By Sonya Rehman
Originated from North India, Kathak today stands as one of the oldest art forms of dance in the world today.
And like its name – meaning ‘story’ (in Sanskrit) – Kathak is a dance which communicates. So much so, that as the dancer performs and narrates stories of love, loss, pain and joy (through Kathak) – audiences cannot help but to be mesmerized, and taken in.
There is a certain magic in Kathak which has hints of tragedy and longing, and perhaps this is what makes it out to be so very captivating. It is the dance of one’s emotions…the dance of the soul!
But given the fast-pace of life today, do youngsters in Pakistan still appreciate this Eastern classical genre of dance?
Are they still driven to learn Kathak, or does their interest now lie in learning Western forms of dance (Salsa in particular, given the current rage in Lahore and Karachi?
Speaking with one of the most distinguished Kathak performers in the country, Fasi-ur-Rehman – a performer who has been true to his art for a little over three decades – had some extremely interesting views to share.
He stated: “I don’t think the trend of wanting to learn Kathak has died down at all. You know, since I started out in the 70s, I’ve been hearing people say just this. For me, it’s nothing new, but the way I see things, it’s much better now. During Zia’s regime things were a lot more different, Kathak performances were banned, and at that time it was only taught in schools – no public performances. But it’s a lot better now as there are many children who want to learn Kathak. And with Kathak, as one dances, you seem to understand yourself better; you end up discovering your inner self”, Fasi said before going on to say: “Therefore what can be better? And it is this current generation which wants to discover their inner selves. This is because they don’t think badly of classical dance; even when boys want to dance…no one judges them because there’s so much awareness in this day and age, and the level of thinking has increased. When I used to perform in the 70s, 80s and 90s, a majority of the audience comprised of an older crowd. But when I perform now, a majority of my audience is youth-based who really enjoy watching Kathak performances.”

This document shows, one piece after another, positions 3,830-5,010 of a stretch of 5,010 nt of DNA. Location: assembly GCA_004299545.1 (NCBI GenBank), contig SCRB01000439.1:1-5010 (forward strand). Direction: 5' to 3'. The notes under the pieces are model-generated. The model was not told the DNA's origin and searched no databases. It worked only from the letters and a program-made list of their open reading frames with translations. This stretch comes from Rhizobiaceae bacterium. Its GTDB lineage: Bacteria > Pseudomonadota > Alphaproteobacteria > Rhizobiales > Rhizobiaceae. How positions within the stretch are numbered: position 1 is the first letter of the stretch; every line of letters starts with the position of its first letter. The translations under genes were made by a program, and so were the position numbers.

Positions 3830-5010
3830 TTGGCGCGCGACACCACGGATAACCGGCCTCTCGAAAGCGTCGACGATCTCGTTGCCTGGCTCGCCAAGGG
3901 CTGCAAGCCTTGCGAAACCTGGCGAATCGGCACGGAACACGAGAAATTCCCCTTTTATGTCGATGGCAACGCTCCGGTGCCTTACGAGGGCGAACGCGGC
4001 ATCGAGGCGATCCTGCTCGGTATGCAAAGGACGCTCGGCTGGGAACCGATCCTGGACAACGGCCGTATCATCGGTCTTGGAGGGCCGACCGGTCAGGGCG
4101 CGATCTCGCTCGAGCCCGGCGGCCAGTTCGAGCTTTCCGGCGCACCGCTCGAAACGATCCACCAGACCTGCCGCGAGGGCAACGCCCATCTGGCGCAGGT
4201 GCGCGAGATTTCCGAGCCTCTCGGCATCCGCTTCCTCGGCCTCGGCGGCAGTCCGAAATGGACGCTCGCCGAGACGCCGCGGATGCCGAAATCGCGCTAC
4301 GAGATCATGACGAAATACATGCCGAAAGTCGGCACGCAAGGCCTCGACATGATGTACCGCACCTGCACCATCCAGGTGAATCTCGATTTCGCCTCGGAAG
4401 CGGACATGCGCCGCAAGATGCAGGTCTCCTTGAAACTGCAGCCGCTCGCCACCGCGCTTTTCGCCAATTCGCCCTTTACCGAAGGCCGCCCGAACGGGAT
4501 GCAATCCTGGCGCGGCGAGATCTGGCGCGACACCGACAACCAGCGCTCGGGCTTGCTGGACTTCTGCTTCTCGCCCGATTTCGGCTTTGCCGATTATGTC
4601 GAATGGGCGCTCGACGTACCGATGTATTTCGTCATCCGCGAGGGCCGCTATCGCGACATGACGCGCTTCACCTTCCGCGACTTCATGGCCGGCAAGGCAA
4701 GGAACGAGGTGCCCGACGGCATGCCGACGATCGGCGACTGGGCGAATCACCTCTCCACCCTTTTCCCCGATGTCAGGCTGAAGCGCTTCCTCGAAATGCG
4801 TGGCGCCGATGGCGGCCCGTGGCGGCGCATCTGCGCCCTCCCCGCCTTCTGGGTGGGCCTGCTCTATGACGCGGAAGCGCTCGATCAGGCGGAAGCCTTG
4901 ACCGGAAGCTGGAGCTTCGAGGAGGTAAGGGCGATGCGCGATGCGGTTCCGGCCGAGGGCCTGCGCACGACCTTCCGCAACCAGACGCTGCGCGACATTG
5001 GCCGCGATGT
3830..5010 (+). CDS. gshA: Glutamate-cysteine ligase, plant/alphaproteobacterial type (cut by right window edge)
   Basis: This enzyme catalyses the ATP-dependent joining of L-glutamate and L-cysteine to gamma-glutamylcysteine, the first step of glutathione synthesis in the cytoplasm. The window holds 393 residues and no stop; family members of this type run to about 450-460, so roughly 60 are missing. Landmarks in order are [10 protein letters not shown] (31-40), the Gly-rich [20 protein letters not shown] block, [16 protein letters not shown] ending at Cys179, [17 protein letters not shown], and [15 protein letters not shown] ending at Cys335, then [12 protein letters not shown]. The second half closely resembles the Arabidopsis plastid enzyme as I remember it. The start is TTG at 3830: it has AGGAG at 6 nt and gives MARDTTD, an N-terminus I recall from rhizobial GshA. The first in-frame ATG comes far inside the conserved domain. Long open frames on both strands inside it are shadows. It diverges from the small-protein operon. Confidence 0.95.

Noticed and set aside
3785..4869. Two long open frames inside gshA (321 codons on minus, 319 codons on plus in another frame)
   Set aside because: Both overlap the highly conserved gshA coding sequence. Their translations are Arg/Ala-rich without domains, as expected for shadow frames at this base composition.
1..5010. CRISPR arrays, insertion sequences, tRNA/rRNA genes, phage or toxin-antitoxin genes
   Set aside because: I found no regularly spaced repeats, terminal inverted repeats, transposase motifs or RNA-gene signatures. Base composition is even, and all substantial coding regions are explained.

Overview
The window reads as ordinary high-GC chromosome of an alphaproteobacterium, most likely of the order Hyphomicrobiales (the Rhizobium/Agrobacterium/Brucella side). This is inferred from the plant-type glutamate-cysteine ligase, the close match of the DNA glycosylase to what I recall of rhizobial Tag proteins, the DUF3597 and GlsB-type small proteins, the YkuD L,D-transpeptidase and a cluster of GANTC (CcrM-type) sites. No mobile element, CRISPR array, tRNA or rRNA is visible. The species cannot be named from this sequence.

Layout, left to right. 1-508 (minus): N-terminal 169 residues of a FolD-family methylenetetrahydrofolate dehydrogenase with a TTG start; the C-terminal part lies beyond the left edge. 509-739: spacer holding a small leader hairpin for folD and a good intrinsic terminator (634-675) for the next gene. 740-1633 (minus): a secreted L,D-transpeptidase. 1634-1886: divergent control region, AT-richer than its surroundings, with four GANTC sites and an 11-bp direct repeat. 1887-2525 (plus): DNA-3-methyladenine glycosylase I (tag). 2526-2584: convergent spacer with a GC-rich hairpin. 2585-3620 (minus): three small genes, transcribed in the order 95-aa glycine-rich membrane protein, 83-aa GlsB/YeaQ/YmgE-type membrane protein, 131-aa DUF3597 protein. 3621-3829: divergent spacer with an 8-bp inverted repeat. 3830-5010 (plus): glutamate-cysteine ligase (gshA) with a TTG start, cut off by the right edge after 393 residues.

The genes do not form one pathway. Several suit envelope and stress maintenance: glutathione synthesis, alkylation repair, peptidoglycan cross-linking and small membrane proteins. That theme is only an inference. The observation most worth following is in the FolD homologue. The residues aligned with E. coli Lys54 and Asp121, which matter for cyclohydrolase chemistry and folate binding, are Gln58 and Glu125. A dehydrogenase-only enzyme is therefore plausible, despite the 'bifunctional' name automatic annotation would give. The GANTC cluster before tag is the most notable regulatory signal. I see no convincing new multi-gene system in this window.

Nevertheless there still seems to be a stigma attached to dancing in the current scenario. Even though Fasi was never pressurized by his family to quit dancing professionally, and that they were very “lenient” towards his chosen career path, what does Fasi make of this stereotypical outlook regarding dance?
He remains positive, stating; “See, I’ve been in this profession for a long time – but I find it better now. I’m sure there are people out there who say that there’s a stigma attached with classical dance, but it isn’t as it used to be in the past.”
Fasi was right. With the advancement of time, and the alteration of thought, culture and ideology, Pakistani society sure has learnt to become far more tolerant than what it used to be.
Yet, teaching Kathak on a regular basis at the Lahore Grammar School (LGS) for girls, I am informed by Fasi that none of the girls are allowed to perform publicly – only for their in-house school functions solely.
In addition to teaching at LGS, Fasi also gives Kathak dance performances (once every month or so) and lecture demonstrations at certain institutions in Lahore – some of them being the National College of Arts (NCA) and the Lahore University of Management Sciences (LUMS).
But coming back to the subject of whether or not Kathak is a fading, local trend, perhaps it would be unfair to affirm that it is. This is because, as Fasi elaborated, the youth within the country have begun to enjoy Kathak performances.
On the other hand, Kathak is oft equated with ‘mujra’ by some people in the society. Why is it then considered alright for young girls (especially) and boys to perform racy Bollywood numbers at full-fledged weddings? Is that not ‘mujra’ too, then?
Agreeing that it is indeed two-faced, Fasi enunciates: “It’s very hypocritical. In the school where I teach some of the girls aren’t allowed to dance, but at the same time their parents are happy when the girls dance at these functions. There’s a typical psyche attached with ghungroos and tablas – people think there’s something not right about it and that perhaps, it’s linked with prostitution”.
In the final analysis, it all boils down to this: that given the metamorphosis of Pakistani culture, Kathak is far from dying out.
Sure, at the same time, many would subscribe to the notion that attention has been diverted to Western forms of dance – considering the gradual rise of private and public Salsa and hip hop dance classes in the cities of Lahore and Karachi…Kathak remains far from fading out.
Till today, at world performing arts festivals, events and galas, Kathak maestros such as Sheema Kirmani, Naheed Siddiqui, Fasi-ur-Rehman, Nighat Chaudhry and others, are asked to perform.
Held in high esteem, respected and cherished, our Kathak luminaries are far from fading into the fabric of the past.
Because after all, who would want to disown a form of art which makes one’s soul whirl and dance?